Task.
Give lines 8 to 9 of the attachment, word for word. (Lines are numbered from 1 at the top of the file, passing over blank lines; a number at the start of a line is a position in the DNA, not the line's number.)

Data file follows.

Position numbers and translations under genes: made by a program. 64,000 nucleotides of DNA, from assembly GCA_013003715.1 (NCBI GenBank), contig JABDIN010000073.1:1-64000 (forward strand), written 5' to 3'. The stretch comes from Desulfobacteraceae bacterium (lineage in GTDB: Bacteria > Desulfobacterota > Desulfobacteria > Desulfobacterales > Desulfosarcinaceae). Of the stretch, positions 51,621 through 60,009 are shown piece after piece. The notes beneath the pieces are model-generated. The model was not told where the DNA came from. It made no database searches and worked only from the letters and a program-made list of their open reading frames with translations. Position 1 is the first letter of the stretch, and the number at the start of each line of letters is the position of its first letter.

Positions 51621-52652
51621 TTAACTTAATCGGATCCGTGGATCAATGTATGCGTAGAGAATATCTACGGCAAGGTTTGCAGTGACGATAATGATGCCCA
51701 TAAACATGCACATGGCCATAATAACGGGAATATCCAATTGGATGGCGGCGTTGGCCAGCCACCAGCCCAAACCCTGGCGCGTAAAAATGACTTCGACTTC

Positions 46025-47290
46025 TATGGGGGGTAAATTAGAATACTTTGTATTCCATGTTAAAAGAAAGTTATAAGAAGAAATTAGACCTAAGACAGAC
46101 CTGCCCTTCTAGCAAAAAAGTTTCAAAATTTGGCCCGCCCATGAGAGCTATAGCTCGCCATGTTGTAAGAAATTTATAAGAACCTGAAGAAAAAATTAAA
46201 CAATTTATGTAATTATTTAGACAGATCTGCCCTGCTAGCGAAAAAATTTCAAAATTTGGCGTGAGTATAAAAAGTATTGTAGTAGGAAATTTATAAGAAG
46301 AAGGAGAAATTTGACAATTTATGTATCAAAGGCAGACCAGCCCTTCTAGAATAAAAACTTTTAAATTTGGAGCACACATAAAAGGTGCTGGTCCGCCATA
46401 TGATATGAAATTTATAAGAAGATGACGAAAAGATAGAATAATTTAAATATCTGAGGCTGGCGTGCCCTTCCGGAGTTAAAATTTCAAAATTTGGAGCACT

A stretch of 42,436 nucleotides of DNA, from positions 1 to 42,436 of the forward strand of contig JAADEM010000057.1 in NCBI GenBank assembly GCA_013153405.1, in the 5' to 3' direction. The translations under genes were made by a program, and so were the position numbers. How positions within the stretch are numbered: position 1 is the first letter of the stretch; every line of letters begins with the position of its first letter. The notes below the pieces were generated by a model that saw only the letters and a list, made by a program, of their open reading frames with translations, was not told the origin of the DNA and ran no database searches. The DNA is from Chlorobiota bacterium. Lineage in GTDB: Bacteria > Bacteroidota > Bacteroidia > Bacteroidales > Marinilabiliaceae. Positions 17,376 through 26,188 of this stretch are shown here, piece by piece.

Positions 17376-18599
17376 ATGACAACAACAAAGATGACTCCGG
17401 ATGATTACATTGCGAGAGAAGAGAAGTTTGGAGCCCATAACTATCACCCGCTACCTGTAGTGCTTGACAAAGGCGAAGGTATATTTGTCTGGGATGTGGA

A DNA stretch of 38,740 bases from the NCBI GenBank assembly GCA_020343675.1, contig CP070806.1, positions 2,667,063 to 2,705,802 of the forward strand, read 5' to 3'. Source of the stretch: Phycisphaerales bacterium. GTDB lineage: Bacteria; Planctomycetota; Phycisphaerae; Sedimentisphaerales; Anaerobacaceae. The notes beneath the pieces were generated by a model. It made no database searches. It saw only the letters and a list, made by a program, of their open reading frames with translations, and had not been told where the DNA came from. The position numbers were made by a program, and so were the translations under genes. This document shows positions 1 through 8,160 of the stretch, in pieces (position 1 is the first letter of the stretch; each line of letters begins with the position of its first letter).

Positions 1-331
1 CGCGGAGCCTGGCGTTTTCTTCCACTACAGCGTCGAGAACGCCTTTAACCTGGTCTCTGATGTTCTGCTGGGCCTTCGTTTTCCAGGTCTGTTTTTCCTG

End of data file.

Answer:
46201 CAATTTATGTAATTATTTAGACAGATCTGCCCTGCTAGCGAAAAAATTTCAAAATTTGGCGTGAGTATAAAAAGTATTGTAGTAGGAAATTTATAAGAAG
46301 AAGGAGAAATTTGACAATTTATGTATCAAAGGCAGACCAGCCCTTCTAGAATAAAAACTTTTAAATTTGGAGCACACATAAAAGGTGCTGGTCCGCCATA